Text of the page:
It is something that we are all guilty of: dismissing the opinions and views of those younger than us. Whether we are eighteen or eighty, we are forever scornful of those with fewer years of experience, forever patronising and condescending, even (or perhaps especially) towards our younger selves. The young are seen as ignorant, foolishly optimistic, not fully comprehending or appreciating the merit of the traditional values of our elders.
In some ways, this view may be fair: we have not had so much time to learn, to live, to have our hearts broken and discover how they might be healed. We are not so wise to romantic love or tax applications or anti-wrinkle cream; we haven’t experienced first hand the constant threat of Soviet bombs, or Spam, or the rise of television.
But this doesn’t mean that our opinions are invalid, that our voices are but noise, chattering oversimplifications and baseless fantasies. Our opinions are not axiomatically unattainable idealisms, simply because we dispute some outdated norms. The reason for the widespread irreligion of English teenagers is not a callous rebellion against our elders and wisers, or something that we will grow out of with experience; it is based on a critical look at the facts available, and an ability to see with clarity that some conclusions would simply be illogical to draw.
When I preach gay rights, I do so not from a standpoint of political correctness or hippyish sentimentality, but because it honestly disgusts me that supposedly civilised adult members of society feel that they are entitled to deny others of rights that they themselves take for granted. I don’t think that creationism, and holocaust or global-warming denial, are ridiculous because I have been taught to think so. I have judged them to be ridiculous, as well as damaging, myself through an assessment of facts and evidence, and that anyone might deny facts and evidence to further their political standpoint, or be brainwashed to do so by religious or cultural pressure, is appalling to me.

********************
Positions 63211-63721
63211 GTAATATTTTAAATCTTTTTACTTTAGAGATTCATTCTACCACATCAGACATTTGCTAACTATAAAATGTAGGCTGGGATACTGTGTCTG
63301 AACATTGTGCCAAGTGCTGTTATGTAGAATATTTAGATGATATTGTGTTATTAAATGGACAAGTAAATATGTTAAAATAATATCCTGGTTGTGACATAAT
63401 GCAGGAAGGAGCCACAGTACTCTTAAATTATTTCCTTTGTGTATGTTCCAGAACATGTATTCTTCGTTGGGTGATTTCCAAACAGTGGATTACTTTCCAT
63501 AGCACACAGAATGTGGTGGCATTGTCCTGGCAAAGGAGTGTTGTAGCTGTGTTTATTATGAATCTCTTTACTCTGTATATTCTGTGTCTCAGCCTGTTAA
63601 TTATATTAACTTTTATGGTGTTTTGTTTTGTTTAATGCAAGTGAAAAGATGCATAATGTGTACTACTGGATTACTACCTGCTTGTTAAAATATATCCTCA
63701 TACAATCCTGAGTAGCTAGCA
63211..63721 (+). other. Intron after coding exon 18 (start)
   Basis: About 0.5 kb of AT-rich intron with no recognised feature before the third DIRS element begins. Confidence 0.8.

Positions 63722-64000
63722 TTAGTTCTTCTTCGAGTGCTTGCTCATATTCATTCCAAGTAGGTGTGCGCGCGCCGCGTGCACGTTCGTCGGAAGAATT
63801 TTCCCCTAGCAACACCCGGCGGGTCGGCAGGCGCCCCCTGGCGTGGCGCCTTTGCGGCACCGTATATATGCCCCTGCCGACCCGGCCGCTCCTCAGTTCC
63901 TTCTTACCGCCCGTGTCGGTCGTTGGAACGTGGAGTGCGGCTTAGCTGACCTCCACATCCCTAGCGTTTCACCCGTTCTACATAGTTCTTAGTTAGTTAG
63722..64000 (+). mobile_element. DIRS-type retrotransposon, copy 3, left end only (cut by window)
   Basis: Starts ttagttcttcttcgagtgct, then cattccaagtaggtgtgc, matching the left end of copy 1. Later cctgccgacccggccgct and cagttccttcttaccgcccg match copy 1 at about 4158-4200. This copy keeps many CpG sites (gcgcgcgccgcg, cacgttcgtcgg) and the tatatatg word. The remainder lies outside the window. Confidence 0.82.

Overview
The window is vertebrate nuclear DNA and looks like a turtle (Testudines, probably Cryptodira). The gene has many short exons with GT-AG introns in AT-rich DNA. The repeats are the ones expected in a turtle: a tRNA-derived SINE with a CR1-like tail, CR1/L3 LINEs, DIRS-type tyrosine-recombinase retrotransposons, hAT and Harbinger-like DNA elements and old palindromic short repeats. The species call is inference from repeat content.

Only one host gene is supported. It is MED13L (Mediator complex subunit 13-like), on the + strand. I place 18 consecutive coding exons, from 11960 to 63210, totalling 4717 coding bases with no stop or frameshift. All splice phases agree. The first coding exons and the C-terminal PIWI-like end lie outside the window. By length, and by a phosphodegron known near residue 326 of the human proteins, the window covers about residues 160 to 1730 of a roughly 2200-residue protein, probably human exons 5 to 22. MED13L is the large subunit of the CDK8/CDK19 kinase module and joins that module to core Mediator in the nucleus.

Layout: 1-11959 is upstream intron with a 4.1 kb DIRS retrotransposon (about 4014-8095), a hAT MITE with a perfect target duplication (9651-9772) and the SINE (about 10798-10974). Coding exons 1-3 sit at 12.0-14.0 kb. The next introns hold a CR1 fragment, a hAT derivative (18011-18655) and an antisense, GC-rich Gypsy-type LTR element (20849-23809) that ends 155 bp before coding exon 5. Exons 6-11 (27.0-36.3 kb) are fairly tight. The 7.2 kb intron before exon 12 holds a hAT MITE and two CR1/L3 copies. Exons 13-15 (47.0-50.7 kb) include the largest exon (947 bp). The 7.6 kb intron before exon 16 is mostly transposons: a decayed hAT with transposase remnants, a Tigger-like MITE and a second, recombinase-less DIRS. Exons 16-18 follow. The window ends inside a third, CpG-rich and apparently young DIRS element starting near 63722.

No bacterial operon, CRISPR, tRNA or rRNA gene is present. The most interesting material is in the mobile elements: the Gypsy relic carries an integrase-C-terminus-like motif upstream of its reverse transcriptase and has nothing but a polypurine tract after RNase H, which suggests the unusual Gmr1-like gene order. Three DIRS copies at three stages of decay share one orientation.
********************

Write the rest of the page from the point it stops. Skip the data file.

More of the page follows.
The voting age in this country is eighteen, and I believe this to be fair. Not everyone my age has sufficient interest in or knowledge of the issues and process involved in politics to make informed decisions in our democracy, and whilst this is also true of many adults, I am happy to wait until I am eighteen. But this does not mean that we should dismiss the opinions of the young purely because of their youth, or revere those of the old because of their age. And the fact that something worked well enough before just not justify its continuation. Just because a certain manner of doing things has not led to universal destruction does not mean that it cannot be improved, and indeed our society must continually be improved, through a critical assessment of what is fact, what is opinion, and the reasons for and validity of said opinions.
The younger generation has been raised in a far more tolerant and freethinking society than that of older generations. We are encouraged to consider every opinion we hold, to decide why we hold it and whether it is valid. We are taught to, at least in theory, respect other peoples’ religious views, sexuality, opinions on current affairs; to question any stigma we place on a subject or group of people, decide for ourselves if it is justified. We may be less experienced, and we may be supporting things that the older generation would instinctively label immoral or impractical, but many of us are truly thinking about things, considering issues and imagining other people complexly, and our views should not be discredited.
We must judge the merit of a view not on whom it is held by, but by the sensibility and worth of the opinion itself. Age may lead to experience, but not necessarily to wisdom.